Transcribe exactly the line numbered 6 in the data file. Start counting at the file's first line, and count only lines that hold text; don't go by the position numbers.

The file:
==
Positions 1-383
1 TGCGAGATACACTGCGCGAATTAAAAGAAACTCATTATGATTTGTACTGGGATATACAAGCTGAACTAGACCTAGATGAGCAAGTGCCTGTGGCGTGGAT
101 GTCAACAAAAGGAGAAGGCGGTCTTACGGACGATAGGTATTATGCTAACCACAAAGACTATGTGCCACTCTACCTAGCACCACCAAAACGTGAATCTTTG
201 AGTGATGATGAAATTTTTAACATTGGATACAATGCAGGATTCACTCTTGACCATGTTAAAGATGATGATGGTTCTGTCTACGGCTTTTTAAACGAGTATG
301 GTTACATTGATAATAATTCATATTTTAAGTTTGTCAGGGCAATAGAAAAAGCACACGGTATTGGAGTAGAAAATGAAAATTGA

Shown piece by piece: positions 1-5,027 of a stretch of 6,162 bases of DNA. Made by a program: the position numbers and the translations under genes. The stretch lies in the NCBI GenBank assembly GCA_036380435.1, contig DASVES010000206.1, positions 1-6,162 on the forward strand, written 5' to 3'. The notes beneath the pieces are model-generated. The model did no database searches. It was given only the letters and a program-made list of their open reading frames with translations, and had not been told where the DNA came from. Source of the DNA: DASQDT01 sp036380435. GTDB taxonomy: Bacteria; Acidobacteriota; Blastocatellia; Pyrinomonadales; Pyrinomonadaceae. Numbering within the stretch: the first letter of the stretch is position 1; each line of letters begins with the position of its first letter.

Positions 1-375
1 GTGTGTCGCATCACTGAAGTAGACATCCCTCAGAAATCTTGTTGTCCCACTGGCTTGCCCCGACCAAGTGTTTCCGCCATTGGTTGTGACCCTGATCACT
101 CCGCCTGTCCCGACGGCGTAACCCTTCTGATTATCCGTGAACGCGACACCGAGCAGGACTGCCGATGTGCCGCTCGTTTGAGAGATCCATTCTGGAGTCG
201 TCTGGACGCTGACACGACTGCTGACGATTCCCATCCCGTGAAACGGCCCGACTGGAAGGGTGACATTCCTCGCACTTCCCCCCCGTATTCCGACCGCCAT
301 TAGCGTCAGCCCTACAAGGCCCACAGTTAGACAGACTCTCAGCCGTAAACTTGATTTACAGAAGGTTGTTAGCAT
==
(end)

Shown piece by piece: positions 1-5,027 of a stretch of 6,162 bases of DNA. Made by a program: the position numbers and the translations under genes. The stretch lies in the NCBI GenBank assembly GCA_036380435.1, contig DASVES010000206.1, positions 1-6,162 on the forward strand, written 5' to 3'. The notes beneath the pieces are model-generated. The model did no database searches. It was given only the letters and a program-made list of their open reading frames with translations, and had not been told where the DNA came from. Source of the DNA: DASQDT01 sp036380435. GTDB taxonomy: Bacteria; Acidobacteriota; Blastocatellia; Pyrinomonadales; Pyrinomonadaceae. Numbering within the stretch: the first letter of the stretch is position 1; each line of letters begins with the position of its first letter.